DON DOOLAN: [16:05] So… and I was… I remember I said in training, I remember that day I said it. I said, “I’m not going to network. I don’t need to do that. I’m just going to advertise and people are going to come to me.”

ROBERT GERRISH: [16:13] Okay. So just again to clarify there, you started training. That means the training that you do with First Class?

DON DOOLAN: [16:19] Yeah. My initial training.

ROBERT GERRISH: [16:21] Okay.

DON DOOLAN: [16:21] The initial training where they teach us how to be a franchisee.

ROBERT GERRISH: [16:24] And you being you, you said, “No. I’m not doing that. I’m not doing that. I’m doing it my way.”

DON DOOLAN: [16:28] Yeah. That’s right and I was never going to network. I didn’t like getting into rooms with people and talking about myself, but look, it’s when you learn that you’ve got two ears and one mouth and you should listen twice as much as you talk, then networking becomes easy because all you’ve got to do is get other people talking about them and their business and they’re there just to solve a problem. So you’re just there helping them solve a problem. The power of just that sort of interaction, that’s where the trust comes from.

ROBERT GERRISH: [17:00] Yeah. So you know what, that’s so good to hear. I generally did not know that that was your, you know, way you kind of started out. When I look at you now I think, you know, gosh that doesn’t seem feasible. But, you know, the point you made there… I love that little saying about you know, two ears and one mouth. That’s the point, I think, that I see with so many small businesses is to let go of any kind of anxiety and fear because what we’re doing when we’re networking is we’re just building a relationship with people and if you can go to a school pick up or a barbeque or anywhere and start a conversation with somebody, then frankly, you can network.

DON DOOLAN: [17:48] Yes.

ROBERT GERRISH: [17:48] You know, that’s what you said. You’re listening to people. You’re understanding people. Sorry you were about to say something else.

DON DOOLAN: [17:54] I’m butting in because I’m talking twice as much. So I’m listening again, but… No. No, because networking is all about… everyone there in small business, their favorite subject is their own business. Quite frankly, everyone just loves talking about their own business… about how good it is, what they’re doing, what they need to do, where they need to go. So whenever you get in a room where you’re networking, you just get people to talk about themselves and then later on if they’re a synergy for how you can help someone, then that’s when you start just informing them about what you do. So it’s easy to get people talking and you listening and then they take… once you realize you don’t have to be the conversation creator, the nerves go away. Have you ever been in that situation when someone you know… or you know, all you’ve got to do is get someone else to start talking and they’ll talk forever about themselves. And that’s how you find out what their problems are and if you’re actually doing what I said about the listening side, then you can start suggesting things that they might try or introducing them to other people who can help them. I guess the power of networking I actually see, it isn’t actually getting the clients, okay? Probably the main reason… that’s the second reason I do networking. The main reason I do networking is, when you’re in the bookkeeping business, you are now the key person of influence in that business, so there you’re first level advisor I guess is probably the best way to say it. So all my business owners, when they need an insurance guy, they need a new car, they want to get a home loan, they want a new accountant, they want a business… I’m the first person they ask for nearly every service in their business. They don’t go and Google it. They don’t go and research it.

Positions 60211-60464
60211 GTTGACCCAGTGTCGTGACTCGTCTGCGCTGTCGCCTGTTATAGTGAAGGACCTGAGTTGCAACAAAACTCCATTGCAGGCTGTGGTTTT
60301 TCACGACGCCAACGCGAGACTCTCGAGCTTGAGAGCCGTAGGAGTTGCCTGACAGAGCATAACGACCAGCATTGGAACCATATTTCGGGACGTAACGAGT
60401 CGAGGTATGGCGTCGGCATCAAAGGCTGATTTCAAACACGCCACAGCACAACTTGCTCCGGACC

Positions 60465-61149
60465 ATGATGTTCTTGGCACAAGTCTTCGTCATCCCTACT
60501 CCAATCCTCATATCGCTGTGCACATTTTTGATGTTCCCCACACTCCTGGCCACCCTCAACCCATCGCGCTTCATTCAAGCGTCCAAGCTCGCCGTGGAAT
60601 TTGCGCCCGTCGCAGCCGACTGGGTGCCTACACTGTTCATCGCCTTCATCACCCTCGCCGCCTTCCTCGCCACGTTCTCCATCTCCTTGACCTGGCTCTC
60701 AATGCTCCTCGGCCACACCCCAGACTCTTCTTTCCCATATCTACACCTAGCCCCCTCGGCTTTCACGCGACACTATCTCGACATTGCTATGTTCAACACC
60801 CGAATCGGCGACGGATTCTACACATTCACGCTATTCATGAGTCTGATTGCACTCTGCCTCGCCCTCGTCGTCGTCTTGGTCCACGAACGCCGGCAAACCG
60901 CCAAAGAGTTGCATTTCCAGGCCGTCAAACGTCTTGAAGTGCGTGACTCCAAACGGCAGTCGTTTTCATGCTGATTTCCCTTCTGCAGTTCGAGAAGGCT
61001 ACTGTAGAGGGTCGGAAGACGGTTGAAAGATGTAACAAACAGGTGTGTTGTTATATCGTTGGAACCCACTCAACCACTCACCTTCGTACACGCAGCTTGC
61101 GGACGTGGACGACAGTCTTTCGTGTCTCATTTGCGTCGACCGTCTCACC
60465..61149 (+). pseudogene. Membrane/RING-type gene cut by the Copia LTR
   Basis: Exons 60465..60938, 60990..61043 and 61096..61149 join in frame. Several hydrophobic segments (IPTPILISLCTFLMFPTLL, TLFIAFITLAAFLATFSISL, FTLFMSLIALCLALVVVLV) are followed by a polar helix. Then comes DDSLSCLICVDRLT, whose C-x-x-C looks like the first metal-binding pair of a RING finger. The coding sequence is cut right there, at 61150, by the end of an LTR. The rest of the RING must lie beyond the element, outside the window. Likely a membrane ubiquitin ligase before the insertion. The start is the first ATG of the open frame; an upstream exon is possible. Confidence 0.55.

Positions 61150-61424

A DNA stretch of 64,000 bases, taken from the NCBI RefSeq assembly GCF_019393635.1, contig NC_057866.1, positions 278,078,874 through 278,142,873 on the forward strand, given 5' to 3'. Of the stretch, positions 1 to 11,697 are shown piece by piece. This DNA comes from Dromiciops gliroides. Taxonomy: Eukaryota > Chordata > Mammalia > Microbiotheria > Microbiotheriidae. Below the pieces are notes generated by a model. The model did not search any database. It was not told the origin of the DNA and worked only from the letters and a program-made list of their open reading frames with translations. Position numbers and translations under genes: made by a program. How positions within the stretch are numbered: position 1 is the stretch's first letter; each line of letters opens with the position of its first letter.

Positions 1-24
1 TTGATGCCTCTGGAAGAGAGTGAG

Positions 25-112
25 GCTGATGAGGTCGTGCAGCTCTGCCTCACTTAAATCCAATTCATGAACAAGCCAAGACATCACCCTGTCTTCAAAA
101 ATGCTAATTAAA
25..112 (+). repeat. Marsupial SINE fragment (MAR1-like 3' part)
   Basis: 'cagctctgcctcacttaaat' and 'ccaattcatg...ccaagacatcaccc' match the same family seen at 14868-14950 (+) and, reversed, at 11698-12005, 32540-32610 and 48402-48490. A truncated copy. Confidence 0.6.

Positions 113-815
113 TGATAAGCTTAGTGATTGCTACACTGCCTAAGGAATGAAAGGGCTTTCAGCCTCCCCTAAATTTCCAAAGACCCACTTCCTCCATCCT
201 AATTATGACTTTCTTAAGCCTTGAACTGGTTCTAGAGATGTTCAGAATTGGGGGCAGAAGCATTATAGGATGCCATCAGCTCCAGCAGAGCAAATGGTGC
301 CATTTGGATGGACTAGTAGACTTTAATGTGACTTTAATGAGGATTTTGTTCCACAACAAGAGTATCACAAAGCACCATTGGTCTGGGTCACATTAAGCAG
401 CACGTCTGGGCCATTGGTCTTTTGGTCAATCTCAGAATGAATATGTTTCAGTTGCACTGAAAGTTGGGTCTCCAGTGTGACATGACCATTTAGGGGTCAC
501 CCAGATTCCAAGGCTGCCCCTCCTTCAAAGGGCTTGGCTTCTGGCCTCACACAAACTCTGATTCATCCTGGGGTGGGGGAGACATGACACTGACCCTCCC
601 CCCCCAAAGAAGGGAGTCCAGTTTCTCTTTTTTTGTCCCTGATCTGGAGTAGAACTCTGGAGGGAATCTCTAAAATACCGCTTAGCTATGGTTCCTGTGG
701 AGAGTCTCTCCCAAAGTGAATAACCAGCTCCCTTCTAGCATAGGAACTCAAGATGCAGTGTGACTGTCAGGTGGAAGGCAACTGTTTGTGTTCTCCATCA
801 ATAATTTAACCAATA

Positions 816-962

ROBERT GERRISH: [19:33] They ring Don.

DON DOOLAN: [19:33] They come to me.

ROBERT GERRISH: [19:34] Yeah. Isn’t the wonderful.

DON DOOLAN: [19:35] And that’s why I need to network.

ROBERT GERRISH: [19:36] Yeah.

DON DOOLAN: [19:37] if I don’t have a network of suppliers that I trust to take care of them, my network’s… I’ve got a problem. So there’s two sides to networking. It’s being able to refer and rely on people for your clients as well as getting new clients.

ROBERT GERRISH: [19:54] That’s fantastic and so clearly put, Don. Thank you and you know, as you say having that group of people around you that you can refer to… you know, and again for anyone listening who has not made this step into their own business, this as you said, takes time. You know, you mentioned that with BNI, the group that you joined that it took maybe six months before things started to happen because people want to get to know you. So I think it’s like, you know, little sort of tick boxes in people’s minds… this, you know, is this guy reliable? Is this guy trustworthy? Is this guy knowledgeable? You know, you tick these little things in your mind and as each of them get sort of ticked off, you feel a little bit more comfortable about talking about him to somebody else and that does take time. So I love that… the story there of how you do it. Now let’s have a look at… if I can just take us back to your business again then.

DON DOOLAN: [20:51] Yeah.

ROBERT GERRISH: [20:52] Who are your sort of ideal clients? What kind of businesses do you look after?

DON DOOLAN: [21:02] Okay. So just like any bookkeeper, we’re generalists. We can help bookkeeping in any industry. Probably if I was to pick industry sectors, we have chosen to be experts in three different areas and the number one is building and construction. The second one is vending machines, the independent vending machine operators and the other one is online retail. So we’ve made all their sort of sales systems and all the other software around the bookkeeping software to help them input in a full technical solution. So they’re our specialist industries.